Letter | Published:

Dynamically reconfigurable complex emulsions via tunable interfacial tensions

Nature volume 518, pages 520524 (26 February 2015) | Download Citation



Emulsification is a powerful, well-known technique for mixing and dispersing immiscible components within a continuous liquid phase. Consequently, emulsions are central components of medicine, food and performance materials. Complex emulsions, including Janus droplets (that is, droplets with faces of differing chemistries) and multiple emulsions, are of increasing importance1 in pharmaceuticals and medical diagnostics2, in the fabrication of microparticles and capsules3,4,5 for food6, in chemical separations7, in cosmetics8, and in dynamic optics9. Because complex emulsion properties and functions are related to the droplet geometry and composition, the development of rapid, simple fabrication approaches allowing precise control over the droplets’ physical and chemical characteristics is critical. Significant advances in the fabrication of complex emulsions have been made using a number of procedures, ranging from large-scale, less precise techniques that give compositional heterogeneity using high-shear mixers and membranes10, to small-volume but more precise microfluidic methods11,12. However, such approaches have yet to create droplet morphologies that can be controllably altered after emulsification. Reconfigurable complex liquids potentially have great utility as dynamically tunable materials. Here we describe an approach to the one-step fabrication of three- and four-phase complex emulsions with highly controllable and reconfigurable morphologies. The fabrication makes use of the temperature-sensitive miscibility of hydrocarbon, silicone and fluorocarbon liquids, and is applied to both the microfluidic and the scalable batch production of complex droplets. We demonstrate that droplet geometries can be alternated between encapsulated and Janus configurations by varying the interfacial tensions using hydrocarbon and fluorinated surfactants including stimuli-responsive and cleavable surfactants. This yields a generalizable strategy for the fabrication of multiphase emulsions with controllably reconfigurable morphologies and the potential to create a wide range of responsive materials.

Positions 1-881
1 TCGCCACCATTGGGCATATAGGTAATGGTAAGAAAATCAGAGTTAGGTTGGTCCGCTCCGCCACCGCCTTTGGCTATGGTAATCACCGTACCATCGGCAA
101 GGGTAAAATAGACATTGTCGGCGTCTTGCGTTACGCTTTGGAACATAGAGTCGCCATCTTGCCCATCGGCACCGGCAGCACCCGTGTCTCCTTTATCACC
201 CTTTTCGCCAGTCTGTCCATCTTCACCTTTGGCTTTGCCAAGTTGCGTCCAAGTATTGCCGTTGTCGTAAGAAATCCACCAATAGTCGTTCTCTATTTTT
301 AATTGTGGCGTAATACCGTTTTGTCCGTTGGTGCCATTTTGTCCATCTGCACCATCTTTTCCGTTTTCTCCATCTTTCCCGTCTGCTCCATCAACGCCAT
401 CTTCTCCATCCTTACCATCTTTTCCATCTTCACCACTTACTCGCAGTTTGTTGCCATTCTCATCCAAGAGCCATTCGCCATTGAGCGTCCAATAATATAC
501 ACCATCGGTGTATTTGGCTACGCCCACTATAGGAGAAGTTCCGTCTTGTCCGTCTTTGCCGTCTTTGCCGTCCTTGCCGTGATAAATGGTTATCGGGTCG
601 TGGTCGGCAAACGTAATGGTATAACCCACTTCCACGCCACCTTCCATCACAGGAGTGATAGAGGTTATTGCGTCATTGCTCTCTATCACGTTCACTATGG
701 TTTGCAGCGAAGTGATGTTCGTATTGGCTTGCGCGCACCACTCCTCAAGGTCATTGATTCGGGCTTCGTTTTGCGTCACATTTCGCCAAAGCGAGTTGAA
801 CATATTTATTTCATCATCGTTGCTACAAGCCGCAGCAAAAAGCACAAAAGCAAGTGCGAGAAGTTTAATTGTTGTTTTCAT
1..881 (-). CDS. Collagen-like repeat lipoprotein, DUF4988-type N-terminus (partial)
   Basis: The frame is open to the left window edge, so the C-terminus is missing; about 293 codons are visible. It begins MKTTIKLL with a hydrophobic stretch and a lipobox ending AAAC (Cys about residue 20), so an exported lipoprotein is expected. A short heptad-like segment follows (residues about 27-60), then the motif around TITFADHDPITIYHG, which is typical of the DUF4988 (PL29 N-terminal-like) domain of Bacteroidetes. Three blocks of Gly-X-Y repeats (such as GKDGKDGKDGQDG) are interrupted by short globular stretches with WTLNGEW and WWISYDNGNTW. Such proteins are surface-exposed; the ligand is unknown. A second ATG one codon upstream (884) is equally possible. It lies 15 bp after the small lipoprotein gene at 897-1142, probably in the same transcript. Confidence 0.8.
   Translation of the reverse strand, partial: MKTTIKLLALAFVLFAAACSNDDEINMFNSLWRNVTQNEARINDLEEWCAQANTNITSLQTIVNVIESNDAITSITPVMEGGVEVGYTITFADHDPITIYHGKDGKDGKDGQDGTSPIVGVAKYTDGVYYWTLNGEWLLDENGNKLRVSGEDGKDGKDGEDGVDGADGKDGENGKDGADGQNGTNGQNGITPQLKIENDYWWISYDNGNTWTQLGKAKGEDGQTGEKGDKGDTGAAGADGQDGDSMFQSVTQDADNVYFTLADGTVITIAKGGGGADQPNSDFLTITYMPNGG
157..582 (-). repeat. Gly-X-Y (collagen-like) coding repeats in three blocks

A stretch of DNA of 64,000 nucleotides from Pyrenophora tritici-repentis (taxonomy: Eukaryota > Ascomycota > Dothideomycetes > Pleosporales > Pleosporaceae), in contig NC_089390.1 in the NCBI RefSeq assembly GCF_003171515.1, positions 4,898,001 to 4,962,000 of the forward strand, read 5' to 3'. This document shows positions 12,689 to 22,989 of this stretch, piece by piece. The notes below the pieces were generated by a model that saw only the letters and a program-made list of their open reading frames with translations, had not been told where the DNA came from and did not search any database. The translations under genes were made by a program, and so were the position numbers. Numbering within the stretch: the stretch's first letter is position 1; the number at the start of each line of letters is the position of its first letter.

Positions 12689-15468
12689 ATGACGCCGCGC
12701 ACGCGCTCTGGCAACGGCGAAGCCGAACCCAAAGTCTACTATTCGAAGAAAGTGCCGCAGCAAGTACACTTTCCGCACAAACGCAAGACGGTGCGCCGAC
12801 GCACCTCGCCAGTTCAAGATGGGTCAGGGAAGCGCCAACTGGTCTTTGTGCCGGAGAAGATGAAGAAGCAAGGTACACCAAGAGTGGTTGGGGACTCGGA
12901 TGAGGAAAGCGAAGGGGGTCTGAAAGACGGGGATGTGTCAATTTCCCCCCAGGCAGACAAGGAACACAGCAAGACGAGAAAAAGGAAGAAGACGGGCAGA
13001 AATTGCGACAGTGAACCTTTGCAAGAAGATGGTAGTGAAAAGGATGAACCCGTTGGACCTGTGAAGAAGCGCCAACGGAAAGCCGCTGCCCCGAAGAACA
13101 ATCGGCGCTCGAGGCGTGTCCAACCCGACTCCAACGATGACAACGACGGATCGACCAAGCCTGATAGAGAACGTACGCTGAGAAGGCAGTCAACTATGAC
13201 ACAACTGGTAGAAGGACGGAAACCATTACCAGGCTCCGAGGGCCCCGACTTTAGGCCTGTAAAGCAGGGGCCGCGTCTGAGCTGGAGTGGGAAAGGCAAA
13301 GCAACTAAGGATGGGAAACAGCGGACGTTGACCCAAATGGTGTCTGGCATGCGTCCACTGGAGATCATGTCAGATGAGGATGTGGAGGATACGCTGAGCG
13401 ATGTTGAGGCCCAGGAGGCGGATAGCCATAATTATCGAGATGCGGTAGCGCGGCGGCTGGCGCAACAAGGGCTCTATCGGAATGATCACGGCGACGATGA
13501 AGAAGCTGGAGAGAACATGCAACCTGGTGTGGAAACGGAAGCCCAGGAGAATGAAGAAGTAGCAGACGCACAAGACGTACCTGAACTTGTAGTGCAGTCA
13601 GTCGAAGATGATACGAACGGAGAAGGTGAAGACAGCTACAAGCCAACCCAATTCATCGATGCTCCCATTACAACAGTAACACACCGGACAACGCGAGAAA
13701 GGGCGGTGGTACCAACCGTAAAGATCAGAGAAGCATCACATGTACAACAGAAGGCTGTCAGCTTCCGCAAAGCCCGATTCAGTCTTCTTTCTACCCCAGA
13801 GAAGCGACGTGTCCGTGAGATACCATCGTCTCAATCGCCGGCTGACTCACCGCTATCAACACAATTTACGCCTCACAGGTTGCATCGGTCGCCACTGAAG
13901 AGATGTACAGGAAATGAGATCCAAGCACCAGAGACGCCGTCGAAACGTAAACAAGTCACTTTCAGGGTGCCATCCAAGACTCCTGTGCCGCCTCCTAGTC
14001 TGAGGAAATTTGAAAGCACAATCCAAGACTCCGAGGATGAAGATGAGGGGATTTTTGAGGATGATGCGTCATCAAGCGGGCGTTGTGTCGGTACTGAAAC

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Financial support from Eni S.p.A. under the Eni-MIT Alliance Solar Frontiers Program and by the US Army Research Laboratory and the US Army Research Office through the Institute for Soldier Nanotechnologies under contract number W911NF-13-D-0001 is acknowledged. E.M.S. and J.A.K. were supported by F32 Ruth L. Kirschtein NRSA Fellowships under award numbers EB014682 (E.M.S.) and GM106550 (J.A.K.). We thank L. Arriaga for introducing us to the fabrication of capillary microfluidic devices.

Author information


  1. Department of Chemistry and Institute for Soldier Nanotechnologies, Massachusetts Institute of Technology, Cambridge, Massachusetts 02139, USA